Worldwide OEM Industry Intelligence and Strategy
Hewlett Packard Enterprise
Part two of my three-part series focused on execution and extracting value from the large volume of data available to organizations today. In my third and final article, I will discuss best practices for developing a sales enablement and go-to-market strategy. Up to this point, I’ve outlined the requirements around a Go-to-Market roadmap on using the business intelligence and insights from your customer ecosystem to drive an intelligence-based strategy for business growth enablement.
At this juncture, we should have the necessary information on opportunities to pursue for best ROI and business growth. Now we have to target sales enablement and a GTM strategy that allows for awareness of activities and offerings, and also includes a focus on lead generation and areas to exploit the competitive advantage your company offers in this space. An effective GTM strategy consists of combining both internal and external sales organizations (B2B, B2C) to effectively deliver your company’s value proposition to your customers and outperform competitive offerings. Equipping your sales force with the necessary training, tools and knowledge to best outfit them with the ability to out maneuver the competition and offer a better solution set around your portfolio offering than the competition is necessary. This not only includes a marketing plan, but also product introduction and related strategies to fully exploit the window of opportunity around consumer needs and market acceptance (5a thru 5d) Marketing, Communications and Evangelism.
Additionally, creating campaigns around different marketing program mechanisms is a required investment for successful business growth. Depending on the industry, product, services, and geography, different marketing platforms can be used. This would include but certainly not be limited to, social network and some marketing, paid media, e-mail and direct marketing, account based marketing, and co-branding / channel partner relationship marketing, etc. And, as part of the marketing effort, a clear and comprehensive evangelism program needs to be put in place to not only heighten brand and product awareness and the company value proposition, but to also offer customer testimonials, showcase user experiences, and validate business-solving applications for your customer base. These efforts can be drawn from opportunities that are cited from within the intelligence analyses on how and where to best focus investments and resources to achieve an optimal marketing and evangelism model that maximizes growth opportunities.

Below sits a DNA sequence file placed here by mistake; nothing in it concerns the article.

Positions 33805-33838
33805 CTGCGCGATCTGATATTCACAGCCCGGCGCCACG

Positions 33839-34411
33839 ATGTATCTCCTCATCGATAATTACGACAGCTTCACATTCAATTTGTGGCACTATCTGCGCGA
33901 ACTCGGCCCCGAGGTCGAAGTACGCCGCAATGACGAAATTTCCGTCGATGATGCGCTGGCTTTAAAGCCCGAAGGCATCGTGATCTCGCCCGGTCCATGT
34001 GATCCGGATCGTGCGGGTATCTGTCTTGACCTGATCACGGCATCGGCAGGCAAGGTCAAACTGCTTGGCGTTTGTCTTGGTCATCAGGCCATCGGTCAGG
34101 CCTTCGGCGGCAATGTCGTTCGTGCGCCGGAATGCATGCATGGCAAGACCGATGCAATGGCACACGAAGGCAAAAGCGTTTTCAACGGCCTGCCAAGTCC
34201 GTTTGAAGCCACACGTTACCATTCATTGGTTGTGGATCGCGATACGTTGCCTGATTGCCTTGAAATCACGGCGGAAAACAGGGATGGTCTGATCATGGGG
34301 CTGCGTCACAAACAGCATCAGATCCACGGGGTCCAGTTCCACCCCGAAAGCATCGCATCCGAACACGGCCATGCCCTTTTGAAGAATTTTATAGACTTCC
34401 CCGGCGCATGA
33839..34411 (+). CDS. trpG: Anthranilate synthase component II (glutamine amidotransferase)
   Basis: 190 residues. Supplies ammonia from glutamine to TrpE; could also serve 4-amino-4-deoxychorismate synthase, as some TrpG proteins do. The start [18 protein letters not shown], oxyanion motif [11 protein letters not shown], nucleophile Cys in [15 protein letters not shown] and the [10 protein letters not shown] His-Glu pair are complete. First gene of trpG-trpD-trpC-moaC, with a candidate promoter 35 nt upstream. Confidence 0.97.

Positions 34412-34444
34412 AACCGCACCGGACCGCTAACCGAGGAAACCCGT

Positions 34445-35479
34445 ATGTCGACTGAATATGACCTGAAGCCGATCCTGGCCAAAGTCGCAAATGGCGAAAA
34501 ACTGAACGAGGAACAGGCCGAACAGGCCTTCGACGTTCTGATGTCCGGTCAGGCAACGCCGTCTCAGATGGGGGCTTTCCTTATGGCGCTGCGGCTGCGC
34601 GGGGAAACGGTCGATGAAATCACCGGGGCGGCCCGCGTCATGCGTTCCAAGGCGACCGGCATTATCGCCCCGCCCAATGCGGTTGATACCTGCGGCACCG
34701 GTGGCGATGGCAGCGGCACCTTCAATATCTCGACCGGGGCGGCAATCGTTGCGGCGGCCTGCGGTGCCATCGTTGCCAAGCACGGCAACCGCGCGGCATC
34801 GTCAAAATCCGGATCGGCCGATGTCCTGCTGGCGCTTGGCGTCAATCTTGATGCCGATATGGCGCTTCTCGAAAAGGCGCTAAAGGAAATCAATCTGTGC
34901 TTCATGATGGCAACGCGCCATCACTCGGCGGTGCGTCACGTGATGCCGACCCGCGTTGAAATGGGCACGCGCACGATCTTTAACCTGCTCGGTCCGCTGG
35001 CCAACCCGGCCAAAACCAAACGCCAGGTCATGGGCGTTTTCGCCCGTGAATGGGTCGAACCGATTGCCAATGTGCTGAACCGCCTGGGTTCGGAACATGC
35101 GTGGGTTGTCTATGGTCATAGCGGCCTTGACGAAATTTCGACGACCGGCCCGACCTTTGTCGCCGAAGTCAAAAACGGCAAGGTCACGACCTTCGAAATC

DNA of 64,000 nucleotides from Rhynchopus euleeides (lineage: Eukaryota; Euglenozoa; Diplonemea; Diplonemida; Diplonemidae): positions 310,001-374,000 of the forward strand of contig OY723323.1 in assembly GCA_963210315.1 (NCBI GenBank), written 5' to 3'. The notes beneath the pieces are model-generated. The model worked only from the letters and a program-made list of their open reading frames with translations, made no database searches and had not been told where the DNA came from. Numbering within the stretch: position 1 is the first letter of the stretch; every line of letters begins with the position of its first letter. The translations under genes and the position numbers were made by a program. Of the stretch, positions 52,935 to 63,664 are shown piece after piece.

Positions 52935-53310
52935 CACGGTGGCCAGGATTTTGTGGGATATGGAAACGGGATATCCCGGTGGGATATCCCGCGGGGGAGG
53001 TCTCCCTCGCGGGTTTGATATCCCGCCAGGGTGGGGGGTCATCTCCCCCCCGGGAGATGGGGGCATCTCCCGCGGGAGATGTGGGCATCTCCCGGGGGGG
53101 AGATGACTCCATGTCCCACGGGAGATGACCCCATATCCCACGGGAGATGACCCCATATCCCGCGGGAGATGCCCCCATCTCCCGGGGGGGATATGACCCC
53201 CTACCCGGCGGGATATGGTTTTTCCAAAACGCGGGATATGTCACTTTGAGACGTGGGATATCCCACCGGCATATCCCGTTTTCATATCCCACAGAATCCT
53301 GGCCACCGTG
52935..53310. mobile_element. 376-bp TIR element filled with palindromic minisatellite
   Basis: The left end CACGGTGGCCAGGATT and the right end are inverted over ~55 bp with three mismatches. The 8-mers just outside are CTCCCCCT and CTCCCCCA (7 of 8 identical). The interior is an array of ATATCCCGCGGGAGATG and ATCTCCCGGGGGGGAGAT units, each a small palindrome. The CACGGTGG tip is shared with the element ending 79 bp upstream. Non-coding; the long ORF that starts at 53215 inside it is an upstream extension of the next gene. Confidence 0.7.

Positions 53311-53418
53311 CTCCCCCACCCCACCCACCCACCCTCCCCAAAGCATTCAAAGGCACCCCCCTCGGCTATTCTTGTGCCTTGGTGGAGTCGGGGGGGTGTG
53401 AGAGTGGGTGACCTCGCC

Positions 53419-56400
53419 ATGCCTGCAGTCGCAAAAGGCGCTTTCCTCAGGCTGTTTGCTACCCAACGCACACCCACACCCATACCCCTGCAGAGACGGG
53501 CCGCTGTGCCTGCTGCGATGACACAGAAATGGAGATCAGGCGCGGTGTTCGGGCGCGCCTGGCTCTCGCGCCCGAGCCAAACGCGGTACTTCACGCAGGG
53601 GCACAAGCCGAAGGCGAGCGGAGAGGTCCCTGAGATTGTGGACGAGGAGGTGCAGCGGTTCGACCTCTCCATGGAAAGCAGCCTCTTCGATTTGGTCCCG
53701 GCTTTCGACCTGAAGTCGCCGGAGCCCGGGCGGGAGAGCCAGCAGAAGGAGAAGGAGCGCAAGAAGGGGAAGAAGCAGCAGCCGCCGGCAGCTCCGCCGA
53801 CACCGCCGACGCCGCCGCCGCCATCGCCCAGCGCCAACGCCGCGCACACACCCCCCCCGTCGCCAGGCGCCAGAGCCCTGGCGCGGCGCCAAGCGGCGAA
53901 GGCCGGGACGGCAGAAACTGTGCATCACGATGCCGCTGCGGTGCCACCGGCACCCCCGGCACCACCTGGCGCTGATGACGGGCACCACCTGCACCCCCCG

Substantiate via User Community
This is an important component of your overall business life cycle that I believe often gets overlooked, or at a minimum, under emphasized. Of course, sales and related metrics can always tell you about consumer acceptance and the success of your business offerings. But gathering customer insight, both informally and formally, is a critical component of understanding the elements of your strategy that worked or didn’t work, and how to best correct them for next time. This is really a determination around a return on investment (ROI) that can then provide you intelligence on where to (re)invest or where to not invest and change course based on business conditions and/or competitive or consumer profiles.